D

Fig. 4.5. Discrimination among patterns of different spatial frequencies viewed at a distance. (a) The apparatus consisted of 12 arms opening into a central arena through which bees had access to any of the arms. (b) Bees were trained to six different checkerboard patterns presented, one at a time, on the back wall of one of the arms. In the tests, the trained bees had to choose between four novel patterns, each presented on the back wall of three different arms. Choices were recorded at each arm's entrance. (c) and (d) The four patterns offered in each test differ in frequency, but not in type. Percentage of choices is given under each pattern. n depicts the total number of choices. Values of p are results of x2 tests comparing the test results with the distribution of choices expected under random-choice conditions. (Modified from Lehrer et al. 1995.)

Fig. 4.5. Discrimination among patterns of different spatial frequencies viewed at a distance. (a) The apparatus consisted of 12 arms opening into a central arena through which bees had access to any of the arms. (b) Bees were trained to six different checkerboard patterns presented, one at a time, on the back wall of one of the arms. In the tests, the trained bees had to choose between four novel patterns, each presented on the back wall of three different arms. Choices were recorded at each arm's entrance. (c) and (d) The four patterns offered in each test differ in frequency, but not in type. Percentage of choices is given under each pattern. n depicts the total number of choices. Values of p are results of x2 tests comparing the test results with the distribution of choices expected under random-choice conditions. (Modified from Lehrer et al. 1995.)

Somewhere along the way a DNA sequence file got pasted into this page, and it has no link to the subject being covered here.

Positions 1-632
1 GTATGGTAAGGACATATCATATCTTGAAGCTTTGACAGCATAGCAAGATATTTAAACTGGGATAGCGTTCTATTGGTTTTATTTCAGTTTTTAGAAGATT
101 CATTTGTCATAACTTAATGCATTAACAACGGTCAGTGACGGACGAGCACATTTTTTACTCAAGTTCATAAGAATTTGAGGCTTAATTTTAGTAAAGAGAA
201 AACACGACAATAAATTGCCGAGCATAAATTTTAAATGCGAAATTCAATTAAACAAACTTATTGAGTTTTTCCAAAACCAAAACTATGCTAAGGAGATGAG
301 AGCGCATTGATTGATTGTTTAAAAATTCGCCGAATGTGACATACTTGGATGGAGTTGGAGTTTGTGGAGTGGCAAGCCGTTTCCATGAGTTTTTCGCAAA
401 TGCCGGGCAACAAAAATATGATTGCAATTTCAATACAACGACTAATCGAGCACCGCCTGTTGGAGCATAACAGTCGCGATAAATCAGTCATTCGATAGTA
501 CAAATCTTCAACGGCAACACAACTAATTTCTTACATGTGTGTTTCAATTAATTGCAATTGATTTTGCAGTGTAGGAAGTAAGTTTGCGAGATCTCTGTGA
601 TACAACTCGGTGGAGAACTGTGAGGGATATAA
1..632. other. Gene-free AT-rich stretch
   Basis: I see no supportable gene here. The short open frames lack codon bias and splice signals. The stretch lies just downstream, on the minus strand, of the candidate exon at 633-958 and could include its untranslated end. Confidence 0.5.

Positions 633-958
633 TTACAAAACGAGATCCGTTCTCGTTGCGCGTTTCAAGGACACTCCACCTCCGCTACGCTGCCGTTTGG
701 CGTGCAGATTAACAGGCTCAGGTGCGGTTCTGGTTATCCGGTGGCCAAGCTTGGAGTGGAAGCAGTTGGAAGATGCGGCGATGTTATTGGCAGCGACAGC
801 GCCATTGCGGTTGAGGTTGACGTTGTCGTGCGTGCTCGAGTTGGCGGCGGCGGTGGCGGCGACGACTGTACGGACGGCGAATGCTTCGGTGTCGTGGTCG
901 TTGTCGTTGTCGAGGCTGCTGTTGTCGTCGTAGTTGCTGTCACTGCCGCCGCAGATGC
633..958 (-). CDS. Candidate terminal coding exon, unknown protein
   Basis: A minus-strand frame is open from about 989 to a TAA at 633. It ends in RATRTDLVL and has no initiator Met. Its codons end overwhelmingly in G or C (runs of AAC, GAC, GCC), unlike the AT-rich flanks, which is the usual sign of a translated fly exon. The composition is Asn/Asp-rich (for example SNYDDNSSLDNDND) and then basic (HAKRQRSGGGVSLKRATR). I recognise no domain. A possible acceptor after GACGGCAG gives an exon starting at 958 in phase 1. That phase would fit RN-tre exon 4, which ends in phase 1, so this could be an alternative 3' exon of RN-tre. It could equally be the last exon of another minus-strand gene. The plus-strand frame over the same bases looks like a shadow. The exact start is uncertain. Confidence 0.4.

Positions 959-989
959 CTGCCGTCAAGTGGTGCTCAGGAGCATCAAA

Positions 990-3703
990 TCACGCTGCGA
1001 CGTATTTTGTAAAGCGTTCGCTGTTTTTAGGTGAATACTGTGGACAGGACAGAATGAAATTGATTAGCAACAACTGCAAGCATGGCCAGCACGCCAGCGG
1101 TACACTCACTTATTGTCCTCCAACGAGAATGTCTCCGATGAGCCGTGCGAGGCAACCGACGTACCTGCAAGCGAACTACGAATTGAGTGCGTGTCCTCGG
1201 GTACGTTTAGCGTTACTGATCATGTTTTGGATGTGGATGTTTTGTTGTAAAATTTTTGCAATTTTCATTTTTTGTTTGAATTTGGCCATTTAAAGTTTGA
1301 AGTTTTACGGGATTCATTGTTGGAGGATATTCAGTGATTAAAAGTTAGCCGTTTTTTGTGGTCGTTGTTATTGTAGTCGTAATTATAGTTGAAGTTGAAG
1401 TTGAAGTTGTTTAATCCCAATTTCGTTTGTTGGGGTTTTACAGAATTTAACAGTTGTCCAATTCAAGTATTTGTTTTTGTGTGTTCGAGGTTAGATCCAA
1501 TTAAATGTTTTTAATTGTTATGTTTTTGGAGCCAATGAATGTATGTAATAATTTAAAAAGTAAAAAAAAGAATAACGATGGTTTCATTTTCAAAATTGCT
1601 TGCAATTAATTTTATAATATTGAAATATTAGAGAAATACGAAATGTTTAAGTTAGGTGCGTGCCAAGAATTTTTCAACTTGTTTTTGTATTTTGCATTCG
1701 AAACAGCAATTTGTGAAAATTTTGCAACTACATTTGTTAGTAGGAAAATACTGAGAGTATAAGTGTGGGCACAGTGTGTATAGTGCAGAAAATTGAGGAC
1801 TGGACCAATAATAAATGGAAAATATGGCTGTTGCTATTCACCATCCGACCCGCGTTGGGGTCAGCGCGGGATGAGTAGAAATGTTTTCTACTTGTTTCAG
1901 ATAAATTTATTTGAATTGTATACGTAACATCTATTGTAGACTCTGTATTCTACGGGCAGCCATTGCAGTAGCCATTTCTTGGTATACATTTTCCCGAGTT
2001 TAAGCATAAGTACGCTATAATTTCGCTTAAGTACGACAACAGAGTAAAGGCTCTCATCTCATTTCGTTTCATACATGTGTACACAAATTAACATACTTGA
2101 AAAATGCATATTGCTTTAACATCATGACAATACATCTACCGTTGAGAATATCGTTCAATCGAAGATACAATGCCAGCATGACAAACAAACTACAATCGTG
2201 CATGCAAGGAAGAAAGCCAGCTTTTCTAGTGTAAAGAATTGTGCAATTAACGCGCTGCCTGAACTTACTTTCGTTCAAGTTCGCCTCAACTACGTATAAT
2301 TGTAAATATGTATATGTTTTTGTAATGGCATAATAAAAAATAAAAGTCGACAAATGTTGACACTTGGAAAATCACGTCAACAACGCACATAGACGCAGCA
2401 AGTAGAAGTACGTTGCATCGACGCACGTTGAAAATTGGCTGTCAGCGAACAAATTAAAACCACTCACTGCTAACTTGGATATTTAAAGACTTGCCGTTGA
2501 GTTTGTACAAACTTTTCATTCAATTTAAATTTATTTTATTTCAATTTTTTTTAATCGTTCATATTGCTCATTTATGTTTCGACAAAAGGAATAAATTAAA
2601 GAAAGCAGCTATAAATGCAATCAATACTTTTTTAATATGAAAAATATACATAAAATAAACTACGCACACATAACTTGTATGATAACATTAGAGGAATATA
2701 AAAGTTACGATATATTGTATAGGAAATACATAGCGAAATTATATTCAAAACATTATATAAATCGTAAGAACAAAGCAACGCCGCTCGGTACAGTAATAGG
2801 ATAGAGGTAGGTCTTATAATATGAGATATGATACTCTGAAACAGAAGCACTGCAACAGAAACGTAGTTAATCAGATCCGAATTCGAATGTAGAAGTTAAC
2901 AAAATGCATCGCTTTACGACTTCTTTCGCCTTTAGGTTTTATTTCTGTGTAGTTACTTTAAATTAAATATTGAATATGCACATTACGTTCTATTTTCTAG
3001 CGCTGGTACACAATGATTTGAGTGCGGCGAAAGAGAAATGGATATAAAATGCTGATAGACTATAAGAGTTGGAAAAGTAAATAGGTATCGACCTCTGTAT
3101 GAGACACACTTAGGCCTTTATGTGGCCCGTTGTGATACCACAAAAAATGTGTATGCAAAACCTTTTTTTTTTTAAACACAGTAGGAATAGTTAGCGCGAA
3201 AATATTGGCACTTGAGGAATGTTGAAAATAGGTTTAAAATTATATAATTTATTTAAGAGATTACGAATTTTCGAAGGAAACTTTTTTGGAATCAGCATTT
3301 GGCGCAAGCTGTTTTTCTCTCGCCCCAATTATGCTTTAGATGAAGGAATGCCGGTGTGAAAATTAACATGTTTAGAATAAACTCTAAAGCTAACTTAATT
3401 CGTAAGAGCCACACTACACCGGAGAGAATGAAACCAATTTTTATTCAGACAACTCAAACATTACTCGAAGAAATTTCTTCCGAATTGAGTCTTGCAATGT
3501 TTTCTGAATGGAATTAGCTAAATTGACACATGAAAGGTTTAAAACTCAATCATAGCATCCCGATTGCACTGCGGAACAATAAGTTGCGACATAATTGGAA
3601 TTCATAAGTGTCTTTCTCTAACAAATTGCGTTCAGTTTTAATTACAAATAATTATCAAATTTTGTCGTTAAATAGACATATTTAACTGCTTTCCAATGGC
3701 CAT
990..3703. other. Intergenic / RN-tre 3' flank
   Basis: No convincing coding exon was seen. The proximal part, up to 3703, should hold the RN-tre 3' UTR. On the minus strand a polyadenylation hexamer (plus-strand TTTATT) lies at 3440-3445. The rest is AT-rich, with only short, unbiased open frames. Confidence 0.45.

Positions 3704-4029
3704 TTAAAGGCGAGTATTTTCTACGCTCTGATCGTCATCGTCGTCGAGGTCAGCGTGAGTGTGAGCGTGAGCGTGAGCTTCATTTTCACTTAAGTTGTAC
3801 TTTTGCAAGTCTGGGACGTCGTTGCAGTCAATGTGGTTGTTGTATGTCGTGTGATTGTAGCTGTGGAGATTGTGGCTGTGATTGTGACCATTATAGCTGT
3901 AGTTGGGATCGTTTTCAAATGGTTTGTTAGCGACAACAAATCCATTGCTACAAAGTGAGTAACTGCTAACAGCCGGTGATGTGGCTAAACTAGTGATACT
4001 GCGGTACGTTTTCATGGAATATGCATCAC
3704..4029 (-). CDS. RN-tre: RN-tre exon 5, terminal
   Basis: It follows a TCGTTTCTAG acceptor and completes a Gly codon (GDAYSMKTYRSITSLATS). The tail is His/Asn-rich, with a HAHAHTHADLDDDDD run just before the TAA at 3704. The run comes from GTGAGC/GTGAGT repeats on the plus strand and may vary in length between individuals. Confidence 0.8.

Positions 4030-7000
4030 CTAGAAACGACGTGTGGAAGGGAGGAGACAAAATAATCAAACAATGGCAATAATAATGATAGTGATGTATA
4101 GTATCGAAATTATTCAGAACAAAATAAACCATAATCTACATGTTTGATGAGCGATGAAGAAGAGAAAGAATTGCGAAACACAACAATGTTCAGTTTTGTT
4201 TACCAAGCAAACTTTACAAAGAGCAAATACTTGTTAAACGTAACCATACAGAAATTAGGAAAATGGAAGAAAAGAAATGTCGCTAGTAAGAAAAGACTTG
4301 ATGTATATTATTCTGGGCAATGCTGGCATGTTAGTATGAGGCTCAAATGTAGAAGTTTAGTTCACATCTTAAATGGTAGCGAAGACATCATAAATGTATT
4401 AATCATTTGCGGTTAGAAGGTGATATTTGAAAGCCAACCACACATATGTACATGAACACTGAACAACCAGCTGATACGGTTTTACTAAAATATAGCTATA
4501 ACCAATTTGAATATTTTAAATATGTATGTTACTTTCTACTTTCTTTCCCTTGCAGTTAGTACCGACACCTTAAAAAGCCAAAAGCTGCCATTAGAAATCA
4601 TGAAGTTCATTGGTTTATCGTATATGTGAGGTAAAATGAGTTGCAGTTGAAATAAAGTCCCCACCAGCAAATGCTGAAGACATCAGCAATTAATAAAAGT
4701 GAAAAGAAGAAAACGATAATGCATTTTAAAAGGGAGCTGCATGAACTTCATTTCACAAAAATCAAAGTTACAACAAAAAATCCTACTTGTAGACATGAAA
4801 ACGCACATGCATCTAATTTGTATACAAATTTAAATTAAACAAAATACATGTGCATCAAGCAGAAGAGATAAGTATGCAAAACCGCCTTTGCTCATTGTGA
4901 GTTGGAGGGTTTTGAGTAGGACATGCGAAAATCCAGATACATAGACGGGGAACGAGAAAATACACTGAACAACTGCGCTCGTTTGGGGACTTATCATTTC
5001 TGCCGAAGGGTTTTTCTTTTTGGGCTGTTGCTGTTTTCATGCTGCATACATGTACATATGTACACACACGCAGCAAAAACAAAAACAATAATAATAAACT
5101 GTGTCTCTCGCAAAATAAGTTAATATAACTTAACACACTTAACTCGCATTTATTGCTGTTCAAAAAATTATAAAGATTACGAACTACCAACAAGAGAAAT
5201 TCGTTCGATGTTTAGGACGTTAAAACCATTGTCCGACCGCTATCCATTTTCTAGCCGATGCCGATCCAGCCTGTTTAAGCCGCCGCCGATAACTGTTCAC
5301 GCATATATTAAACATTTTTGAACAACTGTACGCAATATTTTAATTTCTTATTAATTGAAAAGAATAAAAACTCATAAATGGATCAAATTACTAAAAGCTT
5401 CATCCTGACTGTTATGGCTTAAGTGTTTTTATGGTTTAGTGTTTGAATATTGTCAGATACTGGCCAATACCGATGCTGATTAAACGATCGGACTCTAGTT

the rewarding disc from each of a series of test discs rotated about their centers at various angles. The larger the angle of rotation, the better the discrimination. However, a comparison between results obtained with clockwise and counterclockwise rotation of the test patterns showed that the cue used in that discrimination task was not the spatial orientation of the edges, but rather the distribution of black and white areas in the visual field. These findings led to the formulation of the so-called "template theory" (see reviews by Srinivasan 1994; Heisenberg 1995), which proposed that bees store an eidetic ("photographic") image of the rewarding pattern in such a way that the pattern can be recognized only when its elements project on the eye in the same retinal positions that the bee viewed them during training. Discriminating a memorized pattern from a novel pattern is then based on the amount ofoverlapping and non-overlapping contrasting areas between the two patterns. In further experiments, Wehner (1972) showed that the discrepancy between the template and the currently viewed pattern is weighted more strongly in the ventral part of the frontal visual field than in other eye regions. A similar conclusion was later drawn concerning the discrimination of spatial frequencies (Lehrer 1997) and colors (Lehrer 1999) in different frontal regions of the bee's eye: best performance is observed when stimuli project onto the ventral part of the frontal visual field.